In the illustrated embodiment the photo-resistive material 2li may be polycrystalline cadmium sulfide disposed in the form of a thin ribbon on the pellet 18 surrounded by conductive material 3i) in the usual manner. Center lead 32 is disposed through the pellet in electrical contact with the portion of the conductive material disposed between the cell portions 22 and 24 and outer leads 34 and 36 are connected to the conductive material on the outside of the portions 22 and 24 respectively.

In operation, the detector may be associated with a voltage source, a voltage responsive device, .and an alarm unit in the manner schematically illustrated in FIG. 4. Assuming that 28 volts are applied across the series connected cells, and the voltage responsive device being adapted to energize the alarm unit when about 14 volts or more appears at the junction of the cells, the following results are obtained when the detector cell is exposed to various light conditions.

Thus it is seen that only when exposed to infra-red radiation containing very little blue light, such as is provided by a lire, does the relative resistance of the cell portions become such that suflicient voltage appears at the junction to actuate the alarm.

Although in the illustrated embodiment the red and blue portions of the detector are combined into a single unit, .it will be app-arent that in some cases separate detection elements may be used, one being sensitive to blue light, the other being sensitive to red light.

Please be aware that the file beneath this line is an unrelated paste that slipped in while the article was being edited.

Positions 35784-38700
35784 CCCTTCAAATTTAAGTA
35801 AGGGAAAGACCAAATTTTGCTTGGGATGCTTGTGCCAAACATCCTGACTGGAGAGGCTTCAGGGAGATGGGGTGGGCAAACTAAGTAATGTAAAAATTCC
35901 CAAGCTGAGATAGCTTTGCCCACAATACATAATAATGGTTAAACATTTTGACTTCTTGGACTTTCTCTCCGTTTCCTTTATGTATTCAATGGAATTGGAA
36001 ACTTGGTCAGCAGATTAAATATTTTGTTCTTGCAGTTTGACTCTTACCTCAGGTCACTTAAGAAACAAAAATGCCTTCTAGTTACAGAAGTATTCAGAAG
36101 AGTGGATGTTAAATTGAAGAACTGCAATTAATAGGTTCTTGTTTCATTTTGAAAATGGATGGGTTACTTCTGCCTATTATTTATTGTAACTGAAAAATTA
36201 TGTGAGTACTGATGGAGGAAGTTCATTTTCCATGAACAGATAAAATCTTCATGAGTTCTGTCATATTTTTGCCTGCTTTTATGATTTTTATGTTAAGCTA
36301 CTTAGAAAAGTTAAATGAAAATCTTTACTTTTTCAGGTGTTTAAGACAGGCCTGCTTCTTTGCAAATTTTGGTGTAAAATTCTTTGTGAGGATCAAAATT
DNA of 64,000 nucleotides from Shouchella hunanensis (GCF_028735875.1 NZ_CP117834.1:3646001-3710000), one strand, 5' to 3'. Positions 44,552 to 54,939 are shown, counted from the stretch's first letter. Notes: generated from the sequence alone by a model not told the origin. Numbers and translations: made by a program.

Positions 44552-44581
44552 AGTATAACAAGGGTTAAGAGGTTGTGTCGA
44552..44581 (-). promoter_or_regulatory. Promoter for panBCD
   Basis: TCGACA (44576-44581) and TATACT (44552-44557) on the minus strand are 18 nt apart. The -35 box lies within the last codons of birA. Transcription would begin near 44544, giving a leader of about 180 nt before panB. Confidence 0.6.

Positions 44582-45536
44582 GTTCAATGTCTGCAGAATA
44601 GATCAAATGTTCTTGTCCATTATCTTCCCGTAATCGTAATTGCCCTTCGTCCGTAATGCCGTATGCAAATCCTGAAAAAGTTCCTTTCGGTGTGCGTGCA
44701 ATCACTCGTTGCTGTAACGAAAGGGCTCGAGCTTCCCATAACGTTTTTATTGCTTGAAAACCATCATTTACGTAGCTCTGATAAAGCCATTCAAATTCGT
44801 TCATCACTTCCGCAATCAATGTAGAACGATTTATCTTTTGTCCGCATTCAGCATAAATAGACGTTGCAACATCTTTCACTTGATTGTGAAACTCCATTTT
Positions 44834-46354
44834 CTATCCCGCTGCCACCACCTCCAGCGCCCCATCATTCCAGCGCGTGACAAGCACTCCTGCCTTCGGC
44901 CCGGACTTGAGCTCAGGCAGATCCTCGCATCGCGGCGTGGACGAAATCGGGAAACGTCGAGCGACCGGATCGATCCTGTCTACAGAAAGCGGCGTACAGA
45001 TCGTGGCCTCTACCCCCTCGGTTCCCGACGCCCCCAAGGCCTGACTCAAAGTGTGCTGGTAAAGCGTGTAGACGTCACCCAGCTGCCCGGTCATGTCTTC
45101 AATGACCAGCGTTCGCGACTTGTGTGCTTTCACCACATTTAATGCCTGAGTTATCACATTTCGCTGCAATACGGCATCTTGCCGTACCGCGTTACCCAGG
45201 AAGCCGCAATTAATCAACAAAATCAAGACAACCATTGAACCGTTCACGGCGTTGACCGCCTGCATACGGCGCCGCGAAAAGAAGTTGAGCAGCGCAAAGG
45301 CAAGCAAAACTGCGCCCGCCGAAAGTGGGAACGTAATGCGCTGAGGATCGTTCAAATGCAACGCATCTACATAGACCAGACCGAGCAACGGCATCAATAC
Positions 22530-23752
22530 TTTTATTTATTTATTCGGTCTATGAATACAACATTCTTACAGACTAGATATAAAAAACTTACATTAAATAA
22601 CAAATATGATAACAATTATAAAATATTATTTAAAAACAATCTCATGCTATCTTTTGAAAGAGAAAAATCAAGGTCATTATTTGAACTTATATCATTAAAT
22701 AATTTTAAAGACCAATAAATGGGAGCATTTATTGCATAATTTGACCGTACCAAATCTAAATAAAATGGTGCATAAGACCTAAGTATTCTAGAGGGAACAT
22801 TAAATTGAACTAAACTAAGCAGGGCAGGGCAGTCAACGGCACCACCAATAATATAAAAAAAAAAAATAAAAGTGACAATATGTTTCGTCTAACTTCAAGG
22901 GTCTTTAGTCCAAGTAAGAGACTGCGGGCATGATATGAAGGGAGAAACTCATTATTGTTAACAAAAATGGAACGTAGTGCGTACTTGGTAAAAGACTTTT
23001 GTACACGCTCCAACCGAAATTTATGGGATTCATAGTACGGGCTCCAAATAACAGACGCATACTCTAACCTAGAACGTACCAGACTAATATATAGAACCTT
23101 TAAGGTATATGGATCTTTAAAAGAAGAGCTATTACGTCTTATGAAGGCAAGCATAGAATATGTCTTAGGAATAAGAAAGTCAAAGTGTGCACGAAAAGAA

Since certain other obvious changes may be made in the device illustrated herein without departing from the scope of the invention, it is intended that all matter contained herein be interpreted in an illustrative and not a limiting sense.

We claim:

1. A re detector assembly of the type described, comprising detector means responsive by a change in electrical properties to incident radiation, said means comp-rising space under surveillance, substantially the same two portions connected in series, said two portions being Vformed of the same type of material and each portion having a different filter associated therewith, each of said lters being adaptedto transmit radiation of ,a different frequency band than the other, said portions and their associated lters being so associated that when viewing a radiation impinges on both lters. p

2. VA re detector assembly of the type described,